While you live abroad, many Local Coordinators arrange informal language and culture classes a few times throughout the semester. They are a good way to get more out of your experience. Classes may be focused on learning some helpful phrases in the local language, learning how to make a local dish, or might include a tour around your city with your Local Coordinator. In the past, some groups have been more interested in attending than others, so classes are typically only offered if your group expresses interest in having them.

 

How much is due when I apply? Do I have to pay everything right away?2024-05-28T16:27:22-06:00

As part of your application, your first payment towards your program fee of $500 is due. If you’re not accepted for any reason, that payment is refundable.

If you would like to pay your program fee right away, there is a $50 discount (for paying in full within 3 weeks of your acceptance). We also have several payment plans if that works better for you!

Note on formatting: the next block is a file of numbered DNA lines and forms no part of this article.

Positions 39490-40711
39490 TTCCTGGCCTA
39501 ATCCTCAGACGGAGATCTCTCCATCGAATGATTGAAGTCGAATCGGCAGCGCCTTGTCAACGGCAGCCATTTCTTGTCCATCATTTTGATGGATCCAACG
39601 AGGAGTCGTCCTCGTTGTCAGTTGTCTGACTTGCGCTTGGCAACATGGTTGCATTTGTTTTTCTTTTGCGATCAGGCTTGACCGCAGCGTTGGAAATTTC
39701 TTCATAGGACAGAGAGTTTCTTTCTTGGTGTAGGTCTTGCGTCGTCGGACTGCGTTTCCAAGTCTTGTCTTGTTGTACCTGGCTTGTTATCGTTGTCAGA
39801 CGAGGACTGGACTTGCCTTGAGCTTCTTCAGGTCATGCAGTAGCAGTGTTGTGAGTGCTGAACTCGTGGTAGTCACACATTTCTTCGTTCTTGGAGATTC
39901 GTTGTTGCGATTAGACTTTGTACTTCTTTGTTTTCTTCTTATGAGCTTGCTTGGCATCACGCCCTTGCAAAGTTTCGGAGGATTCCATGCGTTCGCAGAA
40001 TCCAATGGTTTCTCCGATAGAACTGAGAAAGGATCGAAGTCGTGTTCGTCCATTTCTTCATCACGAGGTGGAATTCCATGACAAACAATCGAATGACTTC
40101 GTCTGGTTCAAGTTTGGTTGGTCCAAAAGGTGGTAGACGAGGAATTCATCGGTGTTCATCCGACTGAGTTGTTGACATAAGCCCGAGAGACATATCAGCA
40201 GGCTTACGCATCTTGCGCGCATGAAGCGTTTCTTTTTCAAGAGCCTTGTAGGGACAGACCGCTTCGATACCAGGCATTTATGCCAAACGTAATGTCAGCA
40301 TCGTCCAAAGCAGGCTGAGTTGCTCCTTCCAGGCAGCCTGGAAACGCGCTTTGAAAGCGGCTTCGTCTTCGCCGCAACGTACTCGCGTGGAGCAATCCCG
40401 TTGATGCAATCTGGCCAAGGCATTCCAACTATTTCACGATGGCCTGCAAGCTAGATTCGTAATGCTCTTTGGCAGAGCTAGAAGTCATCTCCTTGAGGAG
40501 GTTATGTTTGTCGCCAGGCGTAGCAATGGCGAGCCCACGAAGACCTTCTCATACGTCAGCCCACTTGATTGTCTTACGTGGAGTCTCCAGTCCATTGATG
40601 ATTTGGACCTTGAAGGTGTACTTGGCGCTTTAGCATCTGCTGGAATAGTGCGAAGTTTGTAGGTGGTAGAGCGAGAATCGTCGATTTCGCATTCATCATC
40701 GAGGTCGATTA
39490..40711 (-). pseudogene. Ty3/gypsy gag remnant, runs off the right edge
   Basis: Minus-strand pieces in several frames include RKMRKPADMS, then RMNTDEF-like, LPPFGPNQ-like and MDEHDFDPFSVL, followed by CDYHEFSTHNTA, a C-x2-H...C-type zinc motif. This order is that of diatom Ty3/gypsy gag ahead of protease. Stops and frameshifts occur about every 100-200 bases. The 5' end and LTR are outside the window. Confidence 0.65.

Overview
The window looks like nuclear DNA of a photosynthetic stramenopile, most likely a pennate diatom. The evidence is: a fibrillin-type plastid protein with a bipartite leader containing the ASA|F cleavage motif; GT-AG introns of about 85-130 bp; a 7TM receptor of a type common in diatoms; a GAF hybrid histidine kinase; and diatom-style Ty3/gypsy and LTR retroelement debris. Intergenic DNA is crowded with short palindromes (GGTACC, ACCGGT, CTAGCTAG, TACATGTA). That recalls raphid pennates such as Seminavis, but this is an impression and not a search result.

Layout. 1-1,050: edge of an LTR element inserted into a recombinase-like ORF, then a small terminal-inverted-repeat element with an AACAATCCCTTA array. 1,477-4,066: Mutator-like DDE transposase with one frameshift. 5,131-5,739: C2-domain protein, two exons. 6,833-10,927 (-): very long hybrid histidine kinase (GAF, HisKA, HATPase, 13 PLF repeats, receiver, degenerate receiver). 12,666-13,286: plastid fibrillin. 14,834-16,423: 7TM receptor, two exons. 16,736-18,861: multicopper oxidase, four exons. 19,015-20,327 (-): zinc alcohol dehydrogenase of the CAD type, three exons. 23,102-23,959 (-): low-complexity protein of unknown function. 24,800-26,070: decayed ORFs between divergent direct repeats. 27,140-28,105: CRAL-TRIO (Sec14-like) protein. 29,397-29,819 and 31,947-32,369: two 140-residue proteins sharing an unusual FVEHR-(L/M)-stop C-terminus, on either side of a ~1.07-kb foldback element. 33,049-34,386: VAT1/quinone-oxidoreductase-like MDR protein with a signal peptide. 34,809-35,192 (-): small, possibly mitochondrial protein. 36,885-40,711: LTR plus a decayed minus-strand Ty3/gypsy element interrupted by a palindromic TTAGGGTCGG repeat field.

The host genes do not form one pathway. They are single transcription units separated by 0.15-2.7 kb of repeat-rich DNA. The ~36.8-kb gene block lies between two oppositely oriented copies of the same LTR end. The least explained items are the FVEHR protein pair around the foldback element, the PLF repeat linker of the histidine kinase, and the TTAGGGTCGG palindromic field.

What if I have special dietary needs?2023-09-12T12:03:37-06:00

If you have allergies or certain dietary restrictions, that is something you’ll need to be proactive with. With as many unique diets and needs as there are, we are unable to accommodate everyone. However, we can talk to you about certain locations that might be a little easier for you to work around your diet (maybe choosing a location where you’ll be shopping for your own groceries would be a better fit than a host family situation).

In any case, if you have certain dietary needs, plan on adding more to your spending budget so you can purchase snacks and meals that fit your diet better than what the local cuisine may provide.